Canadian men ready for World Rugby Sevens Series relegation playoff in London
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The Canadian men made their HSBC World Rugby Sevens Series debut in 1999-2000 and this weekend’s season-closing tournament in London marks their 190th on the circuit.
It could also be their last for quite a while.
Canada is fighting for its World Series future, embroiled in a relegation playoff with Kenya, Tonga and Uruguay with only one retaining its status as a core team next season.
That’s because the World Series is reducing the number of men’s teams to 12 from 16 next season to align with the women’s competition and the Olympic field.
Japan, the 15th-place team in the standings, was relegated after last weekend’s tournament in Toulouse, France. No. 12 Uruguay. No 13 Kenya and No. 14 Canada will join Tonga, winner of the World Rugby Sevens Challenger Series, in a round-robin relegation playoff as part of the season-ending HSBC London 7s.
The playoff winner will become the 12th core team on the 2024 Series, while the other three teams will have to enter their respective regional sevens championships in order to qualify for the 2024 Challenger Series and climb their way back to the elite competition.
While the stakes are high, the Canadian team is focusing on the immediate challenge.
“We’re really not trying to look forward past this weekend … We’ll count the chips wherever they land, at the end of the weekend,” said Canada interim coach Sean White. “As far as we’re concerned, we’ve got three games this weekend to take care of. And if we can handle our business, we’ll have a fourth (the playoff final).”
Missing out on the World Series would be catastrophic, vastly increasing the degree of difficulty of qualifying for the Olympics. It would also make the sevens squad a less desirable landing spot for athletes at a time when Rugby Canada has facilitated players moving between the sevens and 15s game to increase its depth and provide more game opportunities.
The plus for the Canadian men is they arrive at Twickenham on a high from finishing a season-best fourth in Toulouse.
“I don’t think the attitude or preparation changes much from where we were leading into Toulouse,” said White. “We want to focus on … what we can control. I think the benefit of getting that payout, coming fourth, is we’re quite certain if we can do that again, we’ll have a very similar result.”
The Canadians’ previous best this season was a 10th in the opening event in Hong Kong. They then finished 11th, 14th (five times) and tied for 15th (twice) and come to London with an 18-39 record on the season.
The Canadian men have been rebuilding in the wake of a mass exodus following the Tokyo Olympics. And this season started with some turmoil with coach Henry Paul stepping down in late November after the season opener. White, a former Canadian sevens and 15s international, took over.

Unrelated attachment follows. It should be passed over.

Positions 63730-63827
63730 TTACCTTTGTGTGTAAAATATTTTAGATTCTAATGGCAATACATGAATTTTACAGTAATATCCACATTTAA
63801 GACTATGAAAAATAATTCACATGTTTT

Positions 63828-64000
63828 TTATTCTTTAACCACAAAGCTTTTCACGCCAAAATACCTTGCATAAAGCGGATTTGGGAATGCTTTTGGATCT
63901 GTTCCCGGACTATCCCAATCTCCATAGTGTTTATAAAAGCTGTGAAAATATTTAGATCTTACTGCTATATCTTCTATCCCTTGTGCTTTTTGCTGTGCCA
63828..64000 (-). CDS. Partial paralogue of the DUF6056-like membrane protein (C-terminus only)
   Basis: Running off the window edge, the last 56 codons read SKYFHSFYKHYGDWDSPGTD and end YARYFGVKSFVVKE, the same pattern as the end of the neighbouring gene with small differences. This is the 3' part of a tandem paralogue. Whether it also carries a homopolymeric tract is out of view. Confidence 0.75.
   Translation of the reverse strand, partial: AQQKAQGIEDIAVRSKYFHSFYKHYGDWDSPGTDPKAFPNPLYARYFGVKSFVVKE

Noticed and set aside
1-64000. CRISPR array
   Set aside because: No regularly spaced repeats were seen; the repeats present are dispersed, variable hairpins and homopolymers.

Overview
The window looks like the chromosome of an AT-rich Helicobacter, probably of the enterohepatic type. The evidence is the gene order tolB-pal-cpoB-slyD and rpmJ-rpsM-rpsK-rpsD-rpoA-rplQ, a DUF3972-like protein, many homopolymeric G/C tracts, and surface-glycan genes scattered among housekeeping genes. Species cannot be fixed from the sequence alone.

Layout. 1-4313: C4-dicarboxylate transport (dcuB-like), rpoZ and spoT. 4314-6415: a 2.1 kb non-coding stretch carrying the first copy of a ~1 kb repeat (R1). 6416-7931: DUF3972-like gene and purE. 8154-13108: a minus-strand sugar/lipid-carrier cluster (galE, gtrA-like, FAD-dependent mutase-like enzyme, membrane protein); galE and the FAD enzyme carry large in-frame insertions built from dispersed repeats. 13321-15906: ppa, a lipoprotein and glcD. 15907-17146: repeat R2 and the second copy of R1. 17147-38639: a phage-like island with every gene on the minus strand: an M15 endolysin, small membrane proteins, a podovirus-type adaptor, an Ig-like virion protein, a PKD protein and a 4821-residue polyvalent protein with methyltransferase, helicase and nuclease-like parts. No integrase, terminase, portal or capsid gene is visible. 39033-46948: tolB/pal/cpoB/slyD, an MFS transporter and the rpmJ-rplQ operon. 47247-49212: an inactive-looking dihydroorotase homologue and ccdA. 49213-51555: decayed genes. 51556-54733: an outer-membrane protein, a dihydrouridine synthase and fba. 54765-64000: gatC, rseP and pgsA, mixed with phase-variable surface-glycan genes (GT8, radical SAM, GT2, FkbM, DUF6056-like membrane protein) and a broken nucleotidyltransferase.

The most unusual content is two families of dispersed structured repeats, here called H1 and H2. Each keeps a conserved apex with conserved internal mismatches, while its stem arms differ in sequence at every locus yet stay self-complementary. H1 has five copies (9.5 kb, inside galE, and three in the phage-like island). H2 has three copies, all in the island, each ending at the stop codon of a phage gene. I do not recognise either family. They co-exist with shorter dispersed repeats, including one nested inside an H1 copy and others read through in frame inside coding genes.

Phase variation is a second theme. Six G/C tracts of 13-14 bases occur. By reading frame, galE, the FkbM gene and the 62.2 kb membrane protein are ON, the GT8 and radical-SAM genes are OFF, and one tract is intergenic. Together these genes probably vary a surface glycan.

Canada opens against Kenya and Uruguay on Saturday before facing Tonga on Sunday. The top two teams in the playoff will then meet in a high-profile spot on the schedule — between the cup final and bronze-medal match.
White will be without Elias Hancock, who had to return home after needing hospital treatment for a nasty cut on his thumb. Brennig Prevost and Elias Ergas have been brought in as replacements
Canada is 29-24-1 all-time against Kenya, including 3-4-0 this season. The Kenyans, led by former Canada coach Damian McGrath, lost 33-7 to the Canadians in Toulouse.
The Canadians have won all 10 previous meetings with Uruguay, including a 26-0 victory in Toulouse. But Uruguay has had some highlights in his first season as a core team in the World Series, qualifying for the cup quarterfinals twice.
Canada has a 9-6-0 career edge over Tonga but lost 35-14 the only time they met previously this season, in Sydney in January.
The Canadian men’s record on the Series is 434-579-18.
They have only ever won one tournament on the circuit, defeating the U.S. 26-19 in 2017 to hoist the cup in Singapore. Their first-ever cup final appearance was a loss to New Zealand at the 2014 Glasgow Sevens.
Kenya has taken part in 173 tournaments, compared to 44 for Tonga and 33 for Uruguay.
Uruguay went into Toulouse in 11th spot with a slender one-point advantage over Spain. But the Spanish emerged from France with seven points, two more than the South Americans, to escape the relegation playoff.
Uruguay ended up 12th with 54 points, ahead of Kenya (40), Canada (39) and Japan (18).
There is other business to be settled in London, even though New Zealand has already clinched the World Series title and No. 2 Argentina and No. 4 Fiji have joined the All Blacks in qualifying for the 2024 Paris Olympics by virtue of guaranteeing themselves a top-four finish on the season.
With Olympic host France in third place in the standings, the battle for the final automatic Olympic berth will come down to No. 5 Australia (125 points), No. 6 Samoa (116) and No. 7 South Africa (116).
New Zealand has won five of the last six tournaments, with Argentina interrupting that run by lifting the cup in Vancouver in March. Australia, Samoa and South Africa have also won this season.
Follow @NeilMDavidson on Twitter
This report by The Canadian Press was first published May 18, 2023.